We are also putting significant resources into predictive analytics. If you are able to leverage data to predict that a patient is at risk for having a complication or readmission, you can get in front of that and take steps to ensure the risk doesn’t become reality. We have a number of clinical stakeholders engaged with our IT analytics team on this type of work and we are excited about what this could mean for our patients and our organization.

Destination: One was the largest IT project in UW Medicine history. Can you provide an update on its implementation success and impact on patient care?

As an organization we went into the project wanting to transform and improve certain things, not just install new software. This was a great way to approach the project, as a transformation, with the new software serving as the catalyst.

It’s been fun watching people come together from different parts of UW Medicine to learn from each other and create a standard approach to workflows. The project helped establish new relationships and strengthen old ones.

When COVID-19 hit, we switched to an entirely virtual project: meetings done virtually, testing sessions, demos, training, etc. We had plans for many different types of project contingencies, but a global pandemic was not one of them!

Our stakeholders, physicians, nurses and department leaders pivoted along with our project team and we all worked together to make this project happen. We had 22,000 people trained in January for the go-live. When the hospitals said we needed to push the launch date back to March because of a COVID-19 surge, we were worried people would forget their training, so we had to do retraining before the new launch date. It was stressful for everyone to take on this training in addition to the impacts of COVID-19, but they did it for their colleagues and the patients they take care of.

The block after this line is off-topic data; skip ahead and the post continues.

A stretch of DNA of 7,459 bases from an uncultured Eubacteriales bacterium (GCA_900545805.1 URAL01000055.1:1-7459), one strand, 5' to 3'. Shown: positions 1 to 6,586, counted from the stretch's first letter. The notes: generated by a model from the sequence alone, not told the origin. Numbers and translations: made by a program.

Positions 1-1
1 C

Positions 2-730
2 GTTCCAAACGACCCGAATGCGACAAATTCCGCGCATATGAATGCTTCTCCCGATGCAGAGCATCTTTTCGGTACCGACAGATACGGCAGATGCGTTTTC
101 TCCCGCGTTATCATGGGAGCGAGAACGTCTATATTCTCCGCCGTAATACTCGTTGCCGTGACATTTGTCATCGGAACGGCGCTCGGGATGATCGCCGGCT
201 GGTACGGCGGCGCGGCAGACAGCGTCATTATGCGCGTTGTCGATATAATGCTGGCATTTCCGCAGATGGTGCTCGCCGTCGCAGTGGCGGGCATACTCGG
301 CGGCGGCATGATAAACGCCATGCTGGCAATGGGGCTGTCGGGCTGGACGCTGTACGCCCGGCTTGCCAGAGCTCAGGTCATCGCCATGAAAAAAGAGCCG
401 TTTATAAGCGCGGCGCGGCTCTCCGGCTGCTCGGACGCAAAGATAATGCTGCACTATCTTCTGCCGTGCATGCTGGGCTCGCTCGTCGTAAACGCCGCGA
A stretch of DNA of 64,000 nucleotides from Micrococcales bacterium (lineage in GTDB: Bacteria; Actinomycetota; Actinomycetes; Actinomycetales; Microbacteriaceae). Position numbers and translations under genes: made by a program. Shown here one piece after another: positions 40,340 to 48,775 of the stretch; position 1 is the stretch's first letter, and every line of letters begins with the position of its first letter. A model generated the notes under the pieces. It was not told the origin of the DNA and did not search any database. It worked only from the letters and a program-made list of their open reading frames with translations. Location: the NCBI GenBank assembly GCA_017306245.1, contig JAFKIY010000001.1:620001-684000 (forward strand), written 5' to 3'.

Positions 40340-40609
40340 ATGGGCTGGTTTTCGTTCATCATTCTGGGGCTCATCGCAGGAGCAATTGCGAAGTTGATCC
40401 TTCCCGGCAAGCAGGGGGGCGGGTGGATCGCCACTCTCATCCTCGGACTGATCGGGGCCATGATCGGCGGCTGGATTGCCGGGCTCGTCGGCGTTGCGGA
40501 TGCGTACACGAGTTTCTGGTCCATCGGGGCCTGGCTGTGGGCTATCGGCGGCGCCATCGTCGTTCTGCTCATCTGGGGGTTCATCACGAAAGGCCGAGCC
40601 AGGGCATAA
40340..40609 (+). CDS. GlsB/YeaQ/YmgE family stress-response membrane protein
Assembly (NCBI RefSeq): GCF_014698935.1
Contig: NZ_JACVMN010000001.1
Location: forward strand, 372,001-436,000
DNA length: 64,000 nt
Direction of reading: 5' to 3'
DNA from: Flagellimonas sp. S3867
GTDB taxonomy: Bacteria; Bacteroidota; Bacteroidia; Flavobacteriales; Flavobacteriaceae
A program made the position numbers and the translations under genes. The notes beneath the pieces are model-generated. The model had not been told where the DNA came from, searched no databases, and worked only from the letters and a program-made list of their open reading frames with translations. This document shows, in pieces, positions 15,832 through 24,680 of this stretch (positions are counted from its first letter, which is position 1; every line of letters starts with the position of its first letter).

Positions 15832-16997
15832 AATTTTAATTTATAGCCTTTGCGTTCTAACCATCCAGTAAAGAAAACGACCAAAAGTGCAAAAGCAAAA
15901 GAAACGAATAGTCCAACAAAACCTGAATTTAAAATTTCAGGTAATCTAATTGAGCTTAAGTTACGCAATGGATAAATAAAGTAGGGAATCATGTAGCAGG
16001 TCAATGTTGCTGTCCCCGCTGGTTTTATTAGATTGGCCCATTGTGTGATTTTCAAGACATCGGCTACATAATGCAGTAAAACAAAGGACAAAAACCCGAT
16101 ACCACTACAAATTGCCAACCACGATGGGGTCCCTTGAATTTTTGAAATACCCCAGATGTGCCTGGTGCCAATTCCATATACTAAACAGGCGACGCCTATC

No project is perfect, and we would have loved to have been on site with the nurses and practitioners for the launch, but with COVID-19 we couldn’t do it. Everyone made it work and I have tried in the months since go-live to express my gratitude to the thousands of people who made this project so successful. Today, our practitioners have one electronic health record (EHR) to review and document in. Our patients have one statement, one bill, one website and one place to call. The project was called Destination: One but it is not our destination, it is our starting point from which we will do many great things with this platform in the years to come.

What are the top technology lessons we’ve learned from COVID-19?

I think one of the big things we learned as an organization during COVID-19 was how to become more nimble. In the early days of the pandemic, it was all hands on deck, grab a bucket and run toward the fire. That spirit continues today and I hope we never lose it.

From a technology perspective we learned how to adapt Epic quickly, we learned a lot about telehealth solutions, we learned about virtual options and working from home, and we learned how to quickly install computer networks and equipment in tents, parking lots, garages, RVs, etc. I think our IT Services team would say it has been a challenging time but also one of the most rewarding things they’ve ever done while at UW Medicine.

When I wear my UW Medicine sweatshirt or vest to the store, almost always, someone stops me and tells me about something UW Medicine has done for them or a family member. I had a QFC employee in the produce section tearing up the other day, telling me about his mom. I’ll stop and listen to those stories all day long. I couldn’t be more proud to be part of not only the UW Medicine story, but part of the produce guy’s story.

What’s something employees should know about the IT team?

Our staff are IT professionals but different from the IT professionals down the street at a software company because our staff believe in, and live, the UW Medicine mission every day. In the last month, after hours, we had IT staff sorting food at a food bank, preparing and serving food at shelters, cleaning up beaches, donating items, sewing items, donating money, volunteering at Mary’s Place, building a house for Habitat for Humanity in Tacoma and many other volunteer activities. Service runs through our IT veins so let us know how we can serve you better!

What’s something most people don’t know about you?

I went to school in Eastern Washington and milked cows to pay my way through college. I would get up at five in the morning, milk cows and then go to class.

I have a good relationship with people but an even better relationship with cows!